This headline is a bit ‘punny’ because the bigger takeaway is the app Zero that I’ve been using to aid in my intermittent fasting journey. Intermittent fasting, or time-restricted eating, has a growing body of research validating a whole host of benefits ranging from body recomposition, human growth hormone production, to purging cancerous cells. Regardless of your health goals, I’m confident you’ll find something on the benefits menu appetizing enough to give it a shot. Let’s run through the 80/20 of what you’ll need to capitalize on this free health hack.
PICK A PROTOCOL
Anything past 12 hours of fasting yields some benefit, but the two recommended protocols are:
The former is better and more lifestyle friendly.
ASSEMBLE YOUR MOTIVATION FOR COMPLIANCE
Dr. Rhonda Patrick has as of late been touting the benefits of intermittent fasting, but prevention (i.e. thwarting off cancer) is not the best way to motivate people to action, as any marketer will tell you. The immediate benefits of HGH production and hormone optimization result in the body transformations to which many can attest. Don’t take my word for it, let’s listen to what Wolverine has to say.
STAVE OFF HUNGER
There will be an adjustment period, like anything else. Don’t let it deter you. Common hacks to pierce through that 30-minute hunger strike are coffee and/or sparkling mineral water. If you can raw dog it, more power to you, but keep the calorie-free liquids flowing.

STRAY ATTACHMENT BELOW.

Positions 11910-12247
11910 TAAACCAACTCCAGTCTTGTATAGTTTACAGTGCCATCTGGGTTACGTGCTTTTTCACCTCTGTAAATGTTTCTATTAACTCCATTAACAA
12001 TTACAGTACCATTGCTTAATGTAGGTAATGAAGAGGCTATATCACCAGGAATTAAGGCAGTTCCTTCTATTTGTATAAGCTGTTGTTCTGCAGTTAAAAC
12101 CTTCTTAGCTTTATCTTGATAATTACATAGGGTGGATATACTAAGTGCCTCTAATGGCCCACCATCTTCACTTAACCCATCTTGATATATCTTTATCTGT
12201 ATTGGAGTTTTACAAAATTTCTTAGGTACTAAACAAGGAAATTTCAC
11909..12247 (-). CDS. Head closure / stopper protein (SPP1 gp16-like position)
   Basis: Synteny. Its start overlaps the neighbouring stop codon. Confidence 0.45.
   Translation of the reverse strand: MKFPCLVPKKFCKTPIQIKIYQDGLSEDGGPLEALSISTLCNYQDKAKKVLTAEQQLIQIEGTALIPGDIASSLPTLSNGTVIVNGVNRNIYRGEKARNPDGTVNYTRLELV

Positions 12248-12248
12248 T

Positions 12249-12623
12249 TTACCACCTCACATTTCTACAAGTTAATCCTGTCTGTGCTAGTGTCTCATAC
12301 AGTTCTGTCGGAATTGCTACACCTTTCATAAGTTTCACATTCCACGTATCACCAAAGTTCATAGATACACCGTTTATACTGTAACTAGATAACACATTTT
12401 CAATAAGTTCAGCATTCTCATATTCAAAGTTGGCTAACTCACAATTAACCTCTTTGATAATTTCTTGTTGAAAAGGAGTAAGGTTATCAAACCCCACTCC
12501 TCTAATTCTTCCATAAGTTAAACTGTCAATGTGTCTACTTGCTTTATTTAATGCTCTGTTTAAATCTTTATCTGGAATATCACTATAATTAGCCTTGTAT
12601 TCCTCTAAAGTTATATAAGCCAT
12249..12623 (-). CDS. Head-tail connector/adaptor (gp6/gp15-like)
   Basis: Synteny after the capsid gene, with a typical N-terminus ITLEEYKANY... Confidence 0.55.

TRACK YOUR PROGRESS
I’ve tried baking intermittent fasting into my routine so that I simply break my fast a noon daily, but I find that to be unrealistic if you’re serious about the 16-8 protocol. Allow yourself some flexibility of when you finish eating at night. So if you happen to finish dinner at 9 pm, for instance, you’d have to remember to break your fast the following day at 1 pm. But does “remember” sound like life optimization to you? In response, I (or Kevin Rose, rather) bring to you Zero, the 100% free and simple AF app to help you track your intermittent fasting, You can customize it to any protocol and it will even notify you when it’s time to stuff your face.
A NOTE FOR THE LOVELY FEMALES
Intermittent fasting is considered “eustress,” meaning a beneficial stressor to the body that makes you stronger thereafter, similar to physical exercise. When taken in aggregate, your body registers the additional stress, “healthy” or not, as simply more stress. Lifestyle factors such as environmental, mental/emotional, and work stress can compound rather quickly, rendering intermittent fasting less advantageous. Specifically, women can run into menstrual cycle issues when taking fasting past their body’s threshold (also common for female athletes/fitness enthusiasts who push it to the extreme). Bottomline: listen to your body and adjust accordingly, always. If you’re not in fact lovely, but female, this still applies (though exceedingly unlikely by virtue of you reading my blog).
Is intermittent fasting one of the most potent free health interventions? Is becoming Wolverine our now shared primary goal in life?
I’m all about anything and everything that helps you (and me) live a better life (health, wealth, social, etc.) Nobody enjoys money management, and you’re not expected to. A few simple, quick tweaks once a month can really make or break the bank – I got you covered.